I won't respond anymore, due to a lack of time, but please consider what is actually being said and discussed and do not merely fall back again into insults. If you believe that your position is much more rational, then please demonstrate that to us through reason and civil discourse. It is much more charitable to deal with what people are actually saying instead of presupposing what you think they are saying and insulting them for what you think they believe. It also helps us to move along in rational, meaningful conversation.

Sergio said...

Wow, really, now I fully understand why you are all as religious as you are. You are absolutely incapable of attaining and processing any sort of information that does not fit into your presupposed ideal of a world created by your specific god. Ranger, again, you have shown such an extreme lack of reading comprehension that I'm beginning to think that you're doing it on purpose. I'm going to make this as brief as I can.

N1hilo:

Again, you have no argument, you ignore everything I said, and fall back on the nonsense that our human senses and every piece of scientific equipment we have is untrustworthy. There is no reason, nor evidence, to believe that our senses are inaccurate. The things we can't sense, such as the large portion of the electromagnetic spectrum that is out of the reach of our eyes, we can VERY accurately measure with equipment. But wait...men wrote your bible, so this untrustworthiness applies to all modern day scientists, but not to a bunch of uneducated writers from two thousand years ago? Right. Makes perfect sense.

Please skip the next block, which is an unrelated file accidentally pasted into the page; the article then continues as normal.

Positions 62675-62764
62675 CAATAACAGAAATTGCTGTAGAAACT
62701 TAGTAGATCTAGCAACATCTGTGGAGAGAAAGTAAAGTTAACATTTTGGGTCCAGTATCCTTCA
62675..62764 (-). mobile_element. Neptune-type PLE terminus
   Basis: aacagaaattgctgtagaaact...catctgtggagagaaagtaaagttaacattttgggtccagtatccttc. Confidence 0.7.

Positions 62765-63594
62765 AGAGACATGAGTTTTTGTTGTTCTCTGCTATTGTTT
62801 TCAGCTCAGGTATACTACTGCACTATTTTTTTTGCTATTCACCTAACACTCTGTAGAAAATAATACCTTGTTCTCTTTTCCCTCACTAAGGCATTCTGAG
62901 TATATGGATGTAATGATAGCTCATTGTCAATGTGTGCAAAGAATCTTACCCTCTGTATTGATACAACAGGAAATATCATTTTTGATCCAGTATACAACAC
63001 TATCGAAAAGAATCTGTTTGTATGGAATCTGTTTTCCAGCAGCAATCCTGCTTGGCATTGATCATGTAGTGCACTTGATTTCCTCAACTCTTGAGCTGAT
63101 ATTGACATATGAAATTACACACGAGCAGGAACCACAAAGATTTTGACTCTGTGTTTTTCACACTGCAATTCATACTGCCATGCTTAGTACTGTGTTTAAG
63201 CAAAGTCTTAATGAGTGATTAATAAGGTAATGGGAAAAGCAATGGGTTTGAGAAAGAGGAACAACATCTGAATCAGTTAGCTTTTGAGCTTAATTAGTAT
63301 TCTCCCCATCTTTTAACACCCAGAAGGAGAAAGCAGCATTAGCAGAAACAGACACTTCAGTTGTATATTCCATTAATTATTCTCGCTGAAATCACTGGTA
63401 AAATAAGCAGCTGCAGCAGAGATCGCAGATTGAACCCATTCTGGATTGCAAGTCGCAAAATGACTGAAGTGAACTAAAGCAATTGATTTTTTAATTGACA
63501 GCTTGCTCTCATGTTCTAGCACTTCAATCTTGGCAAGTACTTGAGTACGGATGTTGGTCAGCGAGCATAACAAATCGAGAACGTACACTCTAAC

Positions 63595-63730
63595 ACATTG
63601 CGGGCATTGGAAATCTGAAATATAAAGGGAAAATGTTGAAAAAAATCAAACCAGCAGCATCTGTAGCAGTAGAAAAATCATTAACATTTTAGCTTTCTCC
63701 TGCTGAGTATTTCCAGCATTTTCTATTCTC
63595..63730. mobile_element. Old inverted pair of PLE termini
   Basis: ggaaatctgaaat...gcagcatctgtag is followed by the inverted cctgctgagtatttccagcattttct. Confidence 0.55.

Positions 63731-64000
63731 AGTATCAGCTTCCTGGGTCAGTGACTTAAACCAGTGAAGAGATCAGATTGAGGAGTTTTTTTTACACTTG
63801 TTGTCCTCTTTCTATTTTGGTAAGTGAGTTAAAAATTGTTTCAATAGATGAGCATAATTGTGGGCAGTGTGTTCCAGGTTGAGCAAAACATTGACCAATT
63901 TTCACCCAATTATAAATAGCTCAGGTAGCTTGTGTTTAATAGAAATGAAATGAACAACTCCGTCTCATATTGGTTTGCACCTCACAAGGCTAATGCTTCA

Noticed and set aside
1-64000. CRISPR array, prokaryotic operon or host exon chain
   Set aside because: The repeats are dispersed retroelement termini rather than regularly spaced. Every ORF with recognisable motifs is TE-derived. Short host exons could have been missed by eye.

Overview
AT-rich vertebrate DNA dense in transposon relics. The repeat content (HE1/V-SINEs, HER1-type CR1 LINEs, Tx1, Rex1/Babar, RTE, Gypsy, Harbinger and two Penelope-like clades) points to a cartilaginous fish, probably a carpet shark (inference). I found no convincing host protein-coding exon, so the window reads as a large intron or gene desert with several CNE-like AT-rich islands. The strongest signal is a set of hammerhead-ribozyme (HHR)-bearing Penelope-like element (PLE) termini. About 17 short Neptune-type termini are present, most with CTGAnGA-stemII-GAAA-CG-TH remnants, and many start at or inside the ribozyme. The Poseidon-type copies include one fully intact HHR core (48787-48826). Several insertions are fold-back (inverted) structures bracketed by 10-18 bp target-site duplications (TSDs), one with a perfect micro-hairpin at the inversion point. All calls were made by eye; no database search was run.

Steve, atheism can't account for any of that, because atheism simply means the lack of a belief in any gods. Science, on the other hand, can easily account for all of it. Logic and rationality are the products of our 3.5 billion years of evolution, and the physical universe is the product of the big bang. More than that, we don't yet know, but just because we don't have ALL the answers yet does not therefore make your god any more real.

Sergio said...

Ranger,

To be honest, I'm having a hard time replying to you. Extracting any actual points from your post is fairly difficult. I would like to know what you are talking about when you say that I'm forgetting what I already said, since you skipped the simple step of copying and pasting so I would know what you were talking about. And yes, as much as you argue otherwise, my questions are scientific in nature. Dr. Tipler says that the laws of physics lead to the Abrahamic god. He does NOT SAY that these laws were BROKEN or suspended by the Abrahamic god, but rather that he can be derived from them. This is NOT metaphysics, it is physics. Period, once again. At no point does he say that we must suspend the laws to find god, he says the complete opposite. Look, this way you don't have to try so hard:

"the central claims of Judeo-Christian theology are in fact true, that these claims are straightforward deductions of the laws of physics as we now understand them"